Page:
Cutaneous anthrax begins with itching, followed by a painless skin lesion (usually appearing on the face, neck, or arms) that changes from a bump to a blister then to an ulcer covered with blackened dead tissue (the hallmark sign of cutaneous anthrax). Fever, extreme tiredness, headache, and swollen glands may also occur.
Gastrointestinal anthrax affects all regions of the digestive tract (from the mouth to the large intestine) and is characterized by headache, nausea, vomiting, fever, difficulty swallowing, and abdominal pain and tenderness.
Inhalation anthrax begins like a viral respiratory illness, followed by shortness of breath, mild fever, and muscle aches. Breathing becomes more difficult within 2 to 3 days, and low blood pressure occurs.
Anthrax in injection-drug users (injection anthrax) usually develops 2 to 10 days after exposure and commonly occurs as injection-site pain, itching, blisters, swelling, and excessive bruising.
Consequences of Infection
Inhalation anthrax may result in shock and inflammation of the membranes around the brain; death occurs in 47% to 92% of cases depending on treatment. Rarely, gastrointestinal anthrax may spread and cause generalized infection of the blood and internal organs, ulcers, altered mental status, and shock; death occurs in 25% to 60% of cases, with death occurring within 2 to 5 days of onset. With treatment, the death rates decline slightly to less than 40%. Injection anthrax can spread throughout the body faster and may be harder to recognize than skin anthrax; death occurs in more than 25% of cases.
Need for Medical Assistance
Persons who have been exposed to anthrax or develop symptoms after travel (e.g., unexplained fever or new skin lesions) and persons with respiratory symptoms after exposure to an unknown white powdery substance should seek immediate medical attention for evaluation of the need for postexposure treatment. Animal-hide drum owners or players should report any unexplained fever or new skin lesions to their health care provider and describe any recent contact with animal-hide drums.
Vaccine, antibiotics, antibodies, or immune globulin must be started as soon as possible following exposure and may reduce the duration and severity of illness.
During trips to countries where anthrax is common and vaccine coverage of livestock is low, avoid:
- Direct or indirect contact with livestock, animal products, and animal carcasses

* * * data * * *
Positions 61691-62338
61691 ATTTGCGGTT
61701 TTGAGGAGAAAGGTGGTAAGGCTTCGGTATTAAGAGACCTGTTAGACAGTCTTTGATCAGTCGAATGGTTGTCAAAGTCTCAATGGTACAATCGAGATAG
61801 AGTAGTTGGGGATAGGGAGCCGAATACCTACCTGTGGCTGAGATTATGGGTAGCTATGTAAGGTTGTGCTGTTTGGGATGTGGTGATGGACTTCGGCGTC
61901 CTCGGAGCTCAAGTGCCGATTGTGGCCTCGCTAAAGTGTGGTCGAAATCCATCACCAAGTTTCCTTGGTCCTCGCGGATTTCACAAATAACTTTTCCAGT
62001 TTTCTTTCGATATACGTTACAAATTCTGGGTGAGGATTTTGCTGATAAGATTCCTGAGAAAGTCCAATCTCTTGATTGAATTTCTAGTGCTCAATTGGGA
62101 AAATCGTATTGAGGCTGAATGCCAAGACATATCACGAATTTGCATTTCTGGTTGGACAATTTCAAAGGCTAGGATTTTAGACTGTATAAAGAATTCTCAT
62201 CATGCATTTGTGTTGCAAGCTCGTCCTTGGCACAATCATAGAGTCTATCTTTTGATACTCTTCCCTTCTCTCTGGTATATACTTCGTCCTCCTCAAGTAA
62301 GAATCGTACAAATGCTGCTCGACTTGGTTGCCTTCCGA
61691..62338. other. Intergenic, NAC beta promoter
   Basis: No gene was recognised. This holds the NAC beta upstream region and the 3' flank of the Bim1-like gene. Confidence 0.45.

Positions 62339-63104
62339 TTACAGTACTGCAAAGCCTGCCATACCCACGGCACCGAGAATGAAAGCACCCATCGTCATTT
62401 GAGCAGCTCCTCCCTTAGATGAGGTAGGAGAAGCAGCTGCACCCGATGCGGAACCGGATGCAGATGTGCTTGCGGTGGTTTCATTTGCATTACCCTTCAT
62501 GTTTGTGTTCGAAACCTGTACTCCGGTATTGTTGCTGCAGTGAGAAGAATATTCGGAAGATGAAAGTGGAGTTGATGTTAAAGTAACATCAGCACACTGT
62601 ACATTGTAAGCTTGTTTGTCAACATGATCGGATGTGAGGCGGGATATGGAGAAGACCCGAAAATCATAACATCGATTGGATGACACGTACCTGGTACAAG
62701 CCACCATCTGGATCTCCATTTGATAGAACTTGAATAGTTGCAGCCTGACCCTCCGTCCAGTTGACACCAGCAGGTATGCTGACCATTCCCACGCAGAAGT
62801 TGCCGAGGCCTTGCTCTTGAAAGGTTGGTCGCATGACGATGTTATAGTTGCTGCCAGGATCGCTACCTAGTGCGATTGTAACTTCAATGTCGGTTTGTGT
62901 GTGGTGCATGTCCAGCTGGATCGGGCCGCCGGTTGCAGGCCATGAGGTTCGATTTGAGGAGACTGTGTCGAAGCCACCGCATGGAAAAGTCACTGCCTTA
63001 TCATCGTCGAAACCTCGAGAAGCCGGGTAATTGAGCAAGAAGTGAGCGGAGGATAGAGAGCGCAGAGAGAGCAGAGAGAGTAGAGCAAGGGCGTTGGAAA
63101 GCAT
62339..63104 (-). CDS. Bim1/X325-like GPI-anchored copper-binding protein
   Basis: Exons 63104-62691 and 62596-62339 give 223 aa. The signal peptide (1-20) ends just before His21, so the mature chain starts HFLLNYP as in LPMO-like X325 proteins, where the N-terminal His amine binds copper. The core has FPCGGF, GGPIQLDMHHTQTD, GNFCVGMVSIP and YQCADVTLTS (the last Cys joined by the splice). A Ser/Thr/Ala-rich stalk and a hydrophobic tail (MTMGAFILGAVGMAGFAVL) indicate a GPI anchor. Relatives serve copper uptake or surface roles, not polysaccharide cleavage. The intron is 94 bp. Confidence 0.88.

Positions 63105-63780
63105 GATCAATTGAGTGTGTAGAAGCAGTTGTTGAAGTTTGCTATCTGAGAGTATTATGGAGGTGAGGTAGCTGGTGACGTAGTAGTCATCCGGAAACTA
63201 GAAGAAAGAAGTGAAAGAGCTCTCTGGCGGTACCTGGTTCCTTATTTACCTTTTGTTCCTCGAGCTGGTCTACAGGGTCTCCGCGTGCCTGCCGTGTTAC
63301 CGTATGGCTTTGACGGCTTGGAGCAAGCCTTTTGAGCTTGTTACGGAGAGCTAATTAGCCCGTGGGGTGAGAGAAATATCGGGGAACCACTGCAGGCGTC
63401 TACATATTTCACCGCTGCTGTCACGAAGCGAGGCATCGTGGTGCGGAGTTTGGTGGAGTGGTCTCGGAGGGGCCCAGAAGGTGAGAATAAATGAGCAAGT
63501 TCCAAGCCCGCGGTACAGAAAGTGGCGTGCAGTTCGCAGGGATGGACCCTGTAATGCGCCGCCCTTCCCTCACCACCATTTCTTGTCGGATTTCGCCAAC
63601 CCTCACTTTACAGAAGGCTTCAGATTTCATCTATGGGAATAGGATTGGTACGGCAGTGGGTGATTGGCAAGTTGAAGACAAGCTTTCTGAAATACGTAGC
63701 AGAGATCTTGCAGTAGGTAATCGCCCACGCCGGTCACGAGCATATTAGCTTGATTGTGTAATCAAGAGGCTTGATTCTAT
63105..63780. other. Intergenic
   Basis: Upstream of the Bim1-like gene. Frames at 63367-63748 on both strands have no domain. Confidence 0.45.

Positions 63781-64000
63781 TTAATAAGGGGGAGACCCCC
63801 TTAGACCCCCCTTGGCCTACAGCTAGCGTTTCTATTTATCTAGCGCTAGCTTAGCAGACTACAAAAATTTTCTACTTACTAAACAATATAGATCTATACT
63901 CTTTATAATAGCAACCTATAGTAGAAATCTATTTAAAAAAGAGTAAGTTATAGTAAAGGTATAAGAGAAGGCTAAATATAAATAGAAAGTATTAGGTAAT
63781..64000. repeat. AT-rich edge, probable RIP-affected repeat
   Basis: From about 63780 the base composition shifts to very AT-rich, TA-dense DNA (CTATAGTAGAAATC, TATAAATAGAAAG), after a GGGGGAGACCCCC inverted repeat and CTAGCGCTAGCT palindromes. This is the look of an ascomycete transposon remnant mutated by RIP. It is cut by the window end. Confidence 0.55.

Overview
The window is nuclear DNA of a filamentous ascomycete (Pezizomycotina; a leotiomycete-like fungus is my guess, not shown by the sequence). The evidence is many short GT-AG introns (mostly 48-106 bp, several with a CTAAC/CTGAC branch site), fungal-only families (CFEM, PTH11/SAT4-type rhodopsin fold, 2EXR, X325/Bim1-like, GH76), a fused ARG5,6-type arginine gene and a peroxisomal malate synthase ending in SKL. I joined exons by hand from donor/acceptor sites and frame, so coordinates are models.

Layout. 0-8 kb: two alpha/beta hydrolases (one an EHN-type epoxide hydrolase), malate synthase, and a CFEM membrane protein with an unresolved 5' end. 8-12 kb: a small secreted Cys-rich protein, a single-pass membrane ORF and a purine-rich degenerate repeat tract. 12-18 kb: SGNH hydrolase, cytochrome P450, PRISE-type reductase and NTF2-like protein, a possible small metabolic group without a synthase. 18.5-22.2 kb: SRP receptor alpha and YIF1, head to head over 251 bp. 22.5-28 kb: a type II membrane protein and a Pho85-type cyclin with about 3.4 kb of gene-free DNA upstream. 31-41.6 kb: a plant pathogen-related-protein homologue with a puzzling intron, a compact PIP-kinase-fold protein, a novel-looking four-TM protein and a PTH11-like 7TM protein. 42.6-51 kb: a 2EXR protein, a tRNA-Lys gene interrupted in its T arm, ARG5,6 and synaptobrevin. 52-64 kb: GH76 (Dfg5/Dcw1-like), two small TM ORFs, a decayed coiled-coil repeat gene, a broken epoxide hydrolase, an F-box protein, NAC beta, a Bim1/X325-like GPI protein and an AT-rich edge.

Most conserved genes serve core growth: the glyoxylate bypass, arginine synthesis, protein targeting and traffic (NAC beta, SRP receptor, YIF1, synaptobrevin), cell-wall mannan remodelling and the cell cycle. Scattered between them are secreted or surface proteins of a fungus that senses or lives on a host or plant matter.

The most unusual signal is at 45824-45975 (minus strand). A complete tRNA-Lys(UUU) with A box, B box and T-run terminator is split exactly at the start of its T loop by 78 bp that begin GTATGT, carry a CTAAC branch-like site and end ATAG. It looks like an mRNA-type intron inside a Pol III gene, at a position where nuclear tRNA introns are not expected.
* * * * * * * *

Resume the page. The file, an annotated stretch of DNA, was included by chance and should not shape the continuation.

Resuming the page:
- Consumption of meat from animals of uncertain origin
- Consumption of raw or undercooked meat
- Returning home with animal products, trophies, or souvenirs that are prohibited by US CDC, US Department of Agriculture (USDA), or home/destination country’s authorities. See www.cdc.gov/anthrax/specificgroups/travelers.html for a map of anthrax-endemic areas and www.aphis.usda.gov/aphis/ourfocus/importexport for import regulations.
Preexposure vaccination is not indicated for travelers without other reasons for vaccination (e.g., military personnel or occupational exposure). Postexposure vaccination is recommended for unvaccinated persons who may have inhaled anthrax spores.
The most common side effects of anthrax vaccine include injection-site reactions (e.g., tenderness, pain, redness, swelling, and arm motion limitation), headache, muscle aches, and fatigue.
Persons with underlying medical conditions or who have concerns about the vaccine should speak to their health care provider before vaccine administration.
The preexposure vaccination series consists of a primary series of 3 doses given at 0, 1, and 6 months. Booster doses are as follows:
- For persons at high risk of exposure: 2 booster doses should be given, 1 each at 6 and 12 months after completion of the primary series. Subsequent follow-up boosters may be given every 12 months if risk continues.
- For persons not currently at high risk of exposure but who may have future high risk of exposure: 2 booster doses should be given, 1 each at 6 and 12 months after completion of the primary series. Subsequent follow-up boosters may be given every 3 years if risk continues.
- If persons vaccinated with a completed primary series need to immediately enter a high-risk area and 6 or more months have elapsed since the last dose of vaccine, an out-the-door booster and 2 weeks of antimicrobials should be given.
The postexposure series for unvaccinated persons consists of 3 vaccine doses (given at 0, 2, and 4 weeks) plus concurrent antibiotic therapy for at least 42 days after the first dose or 14 days after the last dose of the vaccine series, whichever comes last. Antibody therapy may be indicated in some circumstances.